The United Way recently brought together community leaders from the civic and nonprofit sectors to discuss ways to address the growing affordable housing problem.
Over 50 people attended the Housing Forum at Indian River State College’s Richardson Center.
Ashon Nesbitt of the Florida Housing Coalition and Indian River County Commissioner Susan Adams provided recent data and updates on current programs. They also shared promising practices.
Nesbitt pointed out that the Florida Housing’s Home Matters 2022 Report indicates that not only is Florida becoming more expensive, but it is also becoming more expensive compared to the rest of the country.
Notably, the Sebastian-Vero Beach MSA fell a staggering 76 places, moving from being relatively affordable to among the country’s least affordable communities. However, Miami-Dade, Broward, and Monroe counties are far worse.
“We are keenly aware that it’s an issue on everyone’s mind and that it was going to take our entire community coming together to create actionable items that will positively impact the housing crisis,” said Meredith Egan, Chief Executive Officer of United Way.
“Families are spending more and more of their income on housing, forgoing personal and economic stability that safe, decent, and affordable housing provides. It remains clear that safe and affordable housing matters, and not having access to it takes a toll on the health and wellness of families, the workforce, and the community as a whole,” Egan added.
Following the presentation, attendees worked in small groups to determine the needs and brainstorm possible solutions, prioritizing them by feasibility and impact. The results will help determine a strategic plan for key players to continue the work and move the needle on affordable housing. United Way will be releasing the outcomes in the coming months.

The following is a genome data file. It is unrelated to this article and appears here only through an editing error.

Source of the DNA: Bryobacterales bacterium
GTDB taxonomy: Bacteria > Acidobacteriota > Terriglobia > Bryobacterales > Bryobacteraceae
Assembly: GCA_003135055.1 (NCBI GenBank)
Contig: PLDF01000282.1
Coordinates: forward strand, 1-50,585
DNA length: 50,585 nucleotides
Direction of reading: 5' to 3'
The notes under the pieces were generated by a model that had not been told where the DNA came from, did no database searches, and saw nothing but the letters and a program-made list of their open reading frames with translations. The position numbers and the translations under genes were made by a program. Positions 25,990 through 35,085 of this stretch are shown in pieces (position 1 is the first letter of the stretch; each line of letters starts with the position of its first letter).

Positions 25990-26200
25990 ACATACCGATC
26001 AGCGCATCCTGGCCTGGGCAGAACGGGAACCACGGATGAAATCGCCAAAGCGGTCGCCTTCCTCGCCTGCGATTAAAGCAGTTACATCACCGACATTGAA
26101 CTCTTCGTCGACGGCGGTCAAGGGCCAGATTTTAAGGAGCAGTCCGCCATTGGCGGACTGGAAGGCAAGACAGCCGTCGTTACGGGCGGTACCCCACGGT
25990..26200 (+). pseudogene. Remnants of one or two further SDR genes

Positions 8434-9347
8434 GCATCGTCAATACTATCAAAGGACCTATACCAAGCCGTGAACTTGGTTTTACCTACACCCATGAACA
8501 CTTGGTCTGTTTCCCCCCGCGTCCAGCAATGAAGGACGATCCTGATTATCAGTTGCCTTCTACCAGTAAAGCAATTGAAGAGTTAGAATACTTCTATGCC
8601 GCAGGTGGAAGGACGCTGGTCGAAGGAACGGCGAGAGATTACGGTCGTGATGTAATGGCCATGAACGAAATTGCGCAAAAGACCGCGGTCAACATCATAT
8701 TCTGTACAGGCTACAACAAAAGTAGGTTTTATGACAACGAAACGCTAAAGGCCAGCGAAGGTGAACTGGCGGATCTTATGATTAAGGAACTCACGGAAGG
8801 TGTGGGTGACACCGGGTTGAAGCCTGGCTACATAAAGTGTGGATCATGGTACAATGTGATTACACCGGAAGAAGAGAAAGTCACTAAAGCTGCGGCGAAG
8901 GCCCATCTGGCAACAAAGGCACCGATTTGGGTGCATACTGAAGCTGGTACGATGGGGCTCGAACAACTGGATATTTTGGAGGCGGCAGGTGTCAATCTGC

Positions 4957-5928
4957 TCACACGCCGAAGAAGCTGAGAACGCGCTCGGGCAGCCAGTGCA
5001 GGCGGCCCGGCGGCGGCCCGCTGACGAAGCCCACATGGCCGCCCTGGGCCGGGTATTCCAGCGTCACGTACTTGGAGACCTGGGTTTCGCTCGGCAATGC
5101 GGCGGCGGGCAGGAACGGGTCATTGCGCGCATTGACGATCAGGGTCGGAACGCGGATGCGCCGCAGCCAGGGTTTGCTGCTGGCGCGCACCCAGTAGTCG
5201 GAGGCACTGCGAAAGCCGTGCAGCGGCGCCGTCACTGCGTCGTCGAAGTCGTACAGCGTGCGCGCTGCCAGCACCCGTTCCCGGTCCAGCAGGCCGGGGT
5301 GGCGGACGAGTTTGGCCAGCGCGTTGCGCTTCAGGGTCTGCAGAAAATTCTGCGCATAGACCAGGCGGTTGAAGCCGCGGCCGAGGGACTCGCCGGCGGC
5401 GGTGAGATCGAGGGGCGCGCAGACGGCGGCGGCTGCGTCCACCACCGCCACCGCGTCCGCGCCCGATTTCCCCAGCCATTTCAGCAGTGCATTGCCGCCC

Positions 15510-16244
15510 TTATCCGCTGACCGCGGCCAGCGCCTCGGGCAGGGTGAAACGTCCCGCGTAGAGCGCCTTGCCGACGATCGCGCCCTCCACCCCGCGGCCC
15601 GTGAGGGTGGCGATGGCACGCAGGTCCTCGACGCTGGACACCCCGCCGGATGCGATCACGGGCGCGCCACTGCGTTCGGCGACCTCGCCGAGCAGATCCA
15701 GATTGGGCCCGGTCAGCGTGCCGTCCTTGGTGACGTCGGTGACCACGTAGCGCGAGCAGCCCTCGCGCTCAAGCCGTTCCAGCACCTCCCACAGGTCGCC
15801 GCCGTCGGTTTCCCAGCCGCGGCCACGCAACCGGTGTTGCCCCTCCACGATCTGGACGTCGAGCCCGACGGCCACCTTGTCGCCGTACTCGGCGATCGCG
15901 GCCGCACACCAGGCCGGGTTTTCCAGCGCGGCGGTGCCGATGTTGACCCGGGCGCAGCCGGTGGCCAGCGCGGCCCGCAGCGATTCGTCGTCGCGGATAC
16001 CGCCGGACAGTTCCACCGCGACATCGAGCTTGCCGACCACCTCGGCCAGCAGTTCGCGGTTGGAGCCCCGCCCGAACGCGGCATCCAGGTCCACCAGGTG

“We (the Florida Housing Coalition) applaud United Way for its leadership on this issue and the great work being done by Indian River County and local nonprofits. The issue of affordable housing is imperative to the continued growth and development of Indian River County,” said Ashon Nesbitt.
“Local government cannot address this issue alone. As this touches every part of the community, the entire community needs to come together, bringing ideas and resources to bear to reduce the housing cost burden and increase access to housing that is affordable for everyone that calls Indian River County home,” Nesbitt added.
The United Way of Indian River County (UWIRC)is a 501(c)(3) nonprofit organization that fights for the health, education, and financial stability of every community member.
United Way works with local programs to provide resources to individuals and families in crisis today while working year-round to improve community conditions and create lasting solutions.
The organization is effectively building a solid foundation and improving lives by mobilizing the caring power of our community. For more information about your local United Way, please call (772) 567-8900 or visit our website, UnitedWayIRC.org.